- Your soul is not reincarnated into another life form as a second chance to improve your afterlife. Hebrews chapter 9 verse 27 teaches that you die only once then are judged. Hebrews 9:27
- You don’t go to a place called purgatory until you are purified enough to get to heaven. Your entrance immediately into heaven is not guaranteed by your behavior but by your faith in Jesus Christ. The presence of the Holy Spirit in us is our guarantee of life in heaven with Jesus when we die. Colossians 1:22; 2 Corinthians 5:5
- You don’t become an angel. Blame this popular idea on the classic 1946 American movie It’s a Wonderful Life,in which a guardian angel named Clarence occasionally refers to events of his life (and death) as a human being on earth. Actually, it goes further back than that—to an 18th century Swedish mystic and philosopher who taught that all angels and demons were once humans.
What is the truth? The Bible is adamantly clear in the distinction between angels and human beings. Never will you find any verse saying that good humans become angels when they get to heaven. Angels are beings that were made by God at Creation and are entirely different from humans. They are God’s special agents to carry out His plan and to minister to the followers of Christ. There is no indication that angels were formerly humans or anything else—they were created as angels. Colossians 1:15-17 Hebrews 1:13-14
Our greatest confirmation of this is Jesus Himself. When Jesus was raised from the dead, He did not appear to His followers as an angel. He appeared in His glorified human body. The same kind we will receive after we die. Not as an angel.
Those are things that don’t happen at death. So, what does happen at death?
What does happen at death
Death begins a new phase of existence for all believers, that will be far superior to what we experience now.
- You fall asleep on earth and wake up in heaven. The Bible teaches no time delay in the transition. 1 Thessalonians 4:14
- Your soul leaves your earthly body; you get a heavenly dwelling fashioned for us. All Christians who die will receive an immortal body like the one Jesus has. We get that from 1 Corinthians chapter 15 and 2 Corinthians chapter 5. 1 Corinthians 15:35-54; 2 Corinthians 5:8; Philippians 3:20-21; 1 John 3:2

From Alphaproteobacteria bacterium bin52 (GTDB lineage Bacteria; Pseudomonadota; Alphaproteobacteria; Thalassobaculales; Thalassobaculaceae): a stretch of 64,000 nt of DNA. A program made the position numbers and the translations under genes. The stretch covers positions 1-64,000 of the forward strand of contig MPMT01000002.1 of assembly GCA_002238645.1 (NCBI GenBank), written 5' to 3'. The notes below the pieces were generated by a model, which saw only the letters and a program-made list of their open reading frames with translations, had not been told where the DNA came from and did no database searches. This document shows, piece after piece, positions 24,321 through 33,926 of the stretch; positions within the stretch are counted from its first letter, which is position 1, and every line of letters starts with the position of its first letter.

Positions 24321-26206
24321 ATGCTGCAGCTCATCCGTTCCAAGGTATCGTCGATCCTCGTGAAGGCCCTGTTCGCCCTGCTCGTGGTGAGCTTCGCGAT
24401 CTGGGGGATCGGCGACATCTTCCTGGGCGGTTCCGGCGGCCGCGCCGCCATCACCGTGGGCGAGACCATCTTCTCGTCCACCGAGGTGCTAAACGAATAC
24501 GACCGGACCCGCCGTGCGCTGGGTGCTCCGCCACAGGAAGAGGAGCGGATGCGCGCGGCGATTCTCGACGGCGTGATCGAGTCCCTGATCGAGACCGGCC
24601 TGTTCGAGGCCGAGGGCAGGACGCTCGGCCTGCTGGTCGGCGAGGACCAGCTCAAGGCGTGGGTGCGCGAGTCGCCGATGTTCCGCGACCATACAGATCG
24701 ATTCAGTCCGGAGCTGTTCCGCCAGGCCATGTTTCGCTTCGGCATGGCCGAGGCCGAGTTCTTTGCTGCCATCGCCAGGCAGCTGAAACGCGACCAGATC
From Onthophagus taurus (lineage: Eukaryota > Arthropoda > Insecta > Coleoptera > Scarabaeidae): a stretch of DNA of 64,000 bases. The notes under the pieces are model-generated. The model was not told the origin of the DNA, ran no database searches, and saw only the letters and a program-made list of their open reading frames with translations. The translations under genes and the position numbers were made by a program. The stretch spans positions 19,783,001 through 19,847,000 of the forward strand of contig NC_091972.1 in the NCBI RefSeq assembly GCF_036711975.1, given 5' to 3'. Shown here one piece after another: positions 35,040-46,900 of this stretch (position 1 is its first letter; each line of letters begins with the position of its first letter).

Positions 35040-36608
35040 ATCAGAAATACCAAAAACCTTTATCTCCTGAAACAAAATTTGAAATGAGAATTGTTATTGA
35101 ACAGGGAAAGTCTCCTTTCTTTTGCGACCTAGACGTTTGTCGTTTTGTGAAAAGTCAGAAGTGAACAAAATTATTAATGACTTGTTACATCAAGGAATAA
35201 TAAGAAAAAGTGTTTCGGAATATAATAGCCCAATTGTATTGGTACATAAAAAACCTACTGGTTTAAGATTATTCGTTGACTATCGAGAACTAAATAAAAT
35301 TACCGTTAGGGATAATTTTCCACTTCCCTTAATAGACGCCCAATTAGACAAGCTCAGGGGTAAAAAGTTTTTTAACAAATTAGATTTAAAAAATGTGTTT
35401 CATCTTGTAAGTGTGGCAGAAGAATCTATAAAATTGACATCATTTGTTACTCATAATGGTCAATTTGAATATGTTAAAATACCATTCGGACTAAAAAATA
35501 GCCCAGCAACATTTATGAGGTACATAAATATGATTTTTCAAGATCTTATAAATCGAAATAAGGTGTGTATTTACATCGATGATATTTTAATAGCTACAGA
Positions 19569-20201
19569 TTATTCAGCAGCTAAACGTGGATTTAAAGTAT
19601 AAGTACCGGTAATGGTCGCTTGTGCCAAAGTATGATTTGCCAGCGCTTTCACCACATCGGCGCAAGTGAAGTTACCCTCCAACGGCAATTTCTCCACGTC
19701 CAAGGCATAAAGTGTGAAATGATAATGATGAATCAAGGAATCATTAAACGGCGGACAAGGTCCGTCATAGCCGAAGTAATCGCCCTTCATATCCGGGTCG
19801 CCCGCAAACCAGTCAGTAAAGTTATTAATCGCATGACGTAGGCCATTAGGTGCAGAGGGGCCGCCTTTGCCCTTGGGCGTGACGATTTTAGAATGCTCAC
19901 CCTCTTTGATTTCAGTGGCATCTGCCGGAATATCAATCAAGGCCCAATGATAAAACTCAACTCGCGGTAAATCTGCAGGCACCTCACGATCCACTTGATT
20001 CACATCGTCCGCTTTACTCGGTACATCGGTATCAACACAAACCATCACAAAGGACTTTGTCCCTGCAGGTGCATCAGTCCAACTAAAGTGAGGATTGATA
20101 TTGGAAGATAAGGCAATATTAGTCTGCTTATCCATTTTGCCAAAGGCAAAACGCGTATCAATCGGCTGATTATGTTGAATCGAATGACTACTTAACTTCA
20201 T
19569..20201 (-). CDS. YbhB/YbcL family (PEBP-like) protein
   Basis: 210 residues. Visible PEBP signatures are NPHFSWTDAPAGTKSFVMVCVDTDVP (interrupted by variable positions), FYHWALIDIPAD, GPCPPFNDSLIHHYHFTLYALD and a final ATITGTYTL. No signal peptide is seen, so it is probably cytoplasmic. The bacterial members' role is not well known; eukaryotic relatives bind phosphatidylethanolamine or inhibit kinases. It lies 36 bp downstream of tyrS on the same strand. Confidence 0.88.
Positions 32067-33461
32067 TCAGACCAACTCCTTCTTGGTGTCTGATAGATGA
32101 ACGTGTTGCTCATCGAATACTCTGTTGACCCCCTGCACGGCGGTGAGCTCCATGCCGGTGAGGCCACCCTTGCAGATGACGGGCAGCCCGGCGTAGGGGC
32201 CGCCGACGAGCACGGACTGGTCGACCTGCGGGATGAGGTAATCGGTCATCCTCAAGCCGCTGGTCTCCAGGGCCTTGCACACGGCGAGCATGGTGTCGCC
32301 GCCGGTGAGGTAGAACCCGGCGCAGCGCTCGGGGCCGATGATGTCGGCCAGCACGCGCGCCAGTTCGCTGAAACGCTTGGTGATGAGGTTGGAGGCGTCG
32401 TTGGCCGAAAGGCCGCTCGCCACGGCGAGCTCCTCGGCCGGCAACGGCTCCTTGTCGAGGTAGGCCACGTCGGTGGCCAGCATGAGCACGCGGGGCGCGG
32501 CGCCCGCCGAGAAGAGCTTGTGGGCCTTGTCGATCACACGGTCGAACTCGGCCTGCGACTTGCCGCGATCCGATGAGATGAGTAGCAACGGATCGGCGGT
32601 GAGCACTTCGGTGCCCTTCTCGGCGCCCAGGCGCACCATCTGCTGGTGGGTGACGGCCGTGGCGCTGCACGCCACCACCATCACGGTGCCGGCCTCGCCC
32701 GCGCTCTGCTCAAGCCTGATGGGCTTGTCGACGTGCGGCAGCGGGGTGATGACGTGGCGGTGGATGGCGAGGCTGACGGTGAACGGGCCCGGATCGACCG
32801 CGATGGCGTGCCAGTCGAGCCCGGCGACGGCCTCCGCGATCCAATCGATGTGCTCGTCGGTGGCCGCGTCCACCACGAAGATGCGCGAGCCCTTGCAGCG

- You will be immediately at home with the Lord. You will be able to enjoy all the blessings of heaven forever. We get that from 2 Corinthians chapter 5 and right here in Philippians chapter 1 verse 23.
Paul had complete confidence that his death would bring the unquenchable joy of being in Jesus’ actual presence. Face to face with His Savior and Lord. His salvation would be complete. He would no longer wrestle with sin. He would be perfected. There would no longer be any suffering to endure. Now you can see why Paul could say, to die is gain.
Serving Jesus completely means your life is focused on Him, giving you great joy, and death is the way to be with Him which completes your joy. Neither should be a drudgery or a dread. Win/win.
What about life now? When you say with Paul, “To live is Christ,” you are declaring your choice to live as Christ.
To live is Christ means to live as Christ
- When Paul said, “To live is Christ,” it not only meant that Christ was the focus of everything he did. He was literally referring to Christ’s presence in him. As he says in Galatians chapter 2 verse 20,
“I have been crucified with Christ and I no longer live, but Christ lives in me. The life I live in the body, I live by faith in the Son of God, who loved me and gave himself for me.” (Galatians 2:20)
- This life of Christ is in you, dear believer. In Colossians chapter 1 verse 27, Paul describes this as “Christ in you.” From the moment you said yes to Jesus, you are made alive by the indwelling Holy Spirit who unites you to Christ so that “Christ in you” is a fact of your new existence.
- This begins a new adventure of learning how to live while abiding in Christ. Abiding means to make your home with Him so that He is the dominant influence in your thoughts, words, and behavior. Abiding also means to live dependently upon Him 24/7. You are to live by faith; faith leads to dependency upon God. That is what Jesus demonstrated for us in His own life.
I heard this phrase a number of years ago and it still resonates in my heart and mind,
“Jesus Christ laid down his life for you…so that he could give his life to you…so that he could live his life through you.” (Ian Thomas, The Saving Life of Christ)
That’s to live as Christ.
You can dwell on the FACT that God’s life is now indwelling you forever. You are alive in Christ. Christ is alive in you. Now you can enjoy the life given to you by Christ Himself as your power for daily Christian living. That is to live as Christ. In this life choice, you will experience freedom and joy. The rest of Philippians will show us what that looks like.
Want to have joy in your life?
Let Jesus satisfy your heart with the fullness of His joy. Then, live in that joy!
Until next time, I’m Melanie Newton. And, this is Series 5 of Satisfied.